Mars has proven to be a dangerous place for robots, despite the lack of life we’ve observed so far. Catastrophic dust storms that took away our contact with the Opportunity rover once and for all, could also be extremely difficult for NASA’s InSight rover. However, as the space agency reports, the passing winds often clean the rovers of Martian dust, powering them with a boost to continue their research.
The passing winds did more good than bad, they removed the dust off the solar panels of Opportunity and Spirit for years to extend their lifespan, which was originally estimated to be only 90 days. The dust on NASA’s InSight robot is also of extreme importance to science, as it will help scientists understand how these seasonal events occur. InSight is equipped with different weather sensors than its predecessors.
On Feb. 1, during InSight’s 65th Martian day or sol, the InSight robot detected a wind vortex which is also called a dust devil if it picks up dust and can be visible. The vortex likely caused the bumps in power of the rover, although its cameras didn’t pick up the vortex.
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While this vortex is nothing compared to what Spirit and Opportunity observed in the past, researchers managed to get their first measurements of wind and dust that interacted with the rover.
“It didn’t make a significant difference to our power output, but this first event is fascinating science,” InSight science team member Ralph Lorenz of Johns Hopkins University’s Applied Physics Laboratory in Laurel, Maryland said in a statement. “It gives us a starting point for understanding how the wind is driving changes on the surface. We still don’t really know how much wind it takes to lift dust on Mars.”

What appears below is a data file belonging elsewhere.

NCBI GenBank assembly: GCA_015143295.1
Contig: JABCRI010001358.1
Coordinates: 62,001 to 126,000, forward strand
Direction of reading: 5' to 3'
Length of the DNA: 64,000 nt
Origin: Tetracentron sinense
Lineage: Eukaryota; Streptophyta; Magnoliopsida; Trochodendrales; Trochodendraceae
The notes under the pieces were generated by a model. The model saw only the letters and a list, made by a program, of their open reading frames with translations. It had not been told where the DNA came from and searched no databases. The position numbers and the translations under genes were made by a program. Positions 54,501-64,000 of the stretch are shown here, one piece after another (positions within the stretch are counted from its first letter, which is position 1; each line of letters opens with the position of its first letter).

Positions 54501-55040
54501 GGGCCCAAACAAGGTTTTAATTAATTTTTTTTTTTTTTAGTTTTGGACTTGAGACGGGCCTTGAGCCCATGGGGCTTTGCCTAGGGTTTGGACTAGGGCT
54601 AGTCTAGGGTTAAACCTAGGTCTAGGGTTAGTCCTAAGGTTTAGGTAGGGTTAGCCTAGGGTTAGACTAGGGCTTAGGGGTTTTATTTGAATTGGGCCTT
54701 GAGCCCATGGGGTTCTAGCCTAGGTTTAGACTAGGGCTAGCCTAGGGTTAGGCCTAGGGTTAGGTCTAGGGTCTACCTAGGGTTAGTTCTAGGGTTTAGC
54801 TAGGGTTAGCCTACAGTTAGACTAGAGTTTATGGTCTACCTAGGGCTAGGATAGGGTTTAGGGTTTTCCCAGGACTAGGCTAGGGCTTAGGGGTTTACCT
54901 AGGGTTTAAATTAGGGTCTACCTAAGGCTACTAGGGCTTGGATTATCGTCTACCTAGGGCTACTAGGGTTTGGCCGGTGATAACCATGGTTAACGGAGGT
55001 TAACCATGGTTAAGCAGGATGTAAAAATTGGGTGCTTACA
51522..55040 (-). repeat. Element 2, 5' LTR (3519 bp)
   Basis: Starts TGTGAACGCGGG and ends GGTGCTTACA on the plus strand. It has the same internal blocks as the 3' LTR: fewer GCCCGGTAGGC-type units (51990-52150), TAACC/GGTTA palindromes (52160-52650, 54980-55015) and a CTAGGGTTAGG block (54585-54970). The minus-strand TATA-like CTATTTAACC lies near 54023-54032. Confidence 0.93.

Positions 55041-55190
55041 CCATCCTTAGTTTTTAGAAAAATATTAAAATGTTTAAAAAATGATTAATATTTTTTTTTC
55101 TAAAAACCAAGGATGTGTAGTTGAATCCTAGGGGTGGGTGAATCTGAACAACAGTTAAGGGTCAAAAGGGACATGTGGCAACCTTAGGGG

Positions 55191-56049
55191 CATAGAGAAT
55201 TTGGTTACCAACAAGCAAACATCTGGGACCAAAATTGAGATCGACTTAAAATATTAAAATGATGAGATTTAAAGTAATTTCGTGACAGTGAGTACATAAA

Researchers say that the most important instruments on the InSight robot are the weather sensors, also known as the Auxiliary Payload Sensor Suite (APPS). The APPS managed to detect an increase in the speed of the wind and a sudden drop in air pressure, which indicated that there was a dust devil event.
“The absolute fastest wind we’ve directly measured so far from InSight was 63 miles per hour (28 meters per second), so the vortex that lifted dust off our solar panels was among the strongest winds we’ve seen,” InSight participating scientist Aymeric Spiga of the Dynamic Meteorology Laboratory at Sorbonne University in Paris said. “Without a passing vortex, the winds are more typically between about 4-20 miles per hour (2-10 meters per second), depending on time of day.”
NASA’s InSight rover landed on Nov. 26, 2018, in a location called Elysium Planitia, which is an area near Mars’ equator. The area is particularly good for studying so-called Marsquakes, which it detected recently. Additionally, it’s expected to see a lot of dust cleanings of Martian dust over the two years of its initially designed mission.
InSight is equipped with dinner-table sized solar panels which have also caught some of the dust since it has landed. It’s worth noting that the power output decreased by 30%, both because of the dust and also because Mars is moving farther away from the sun.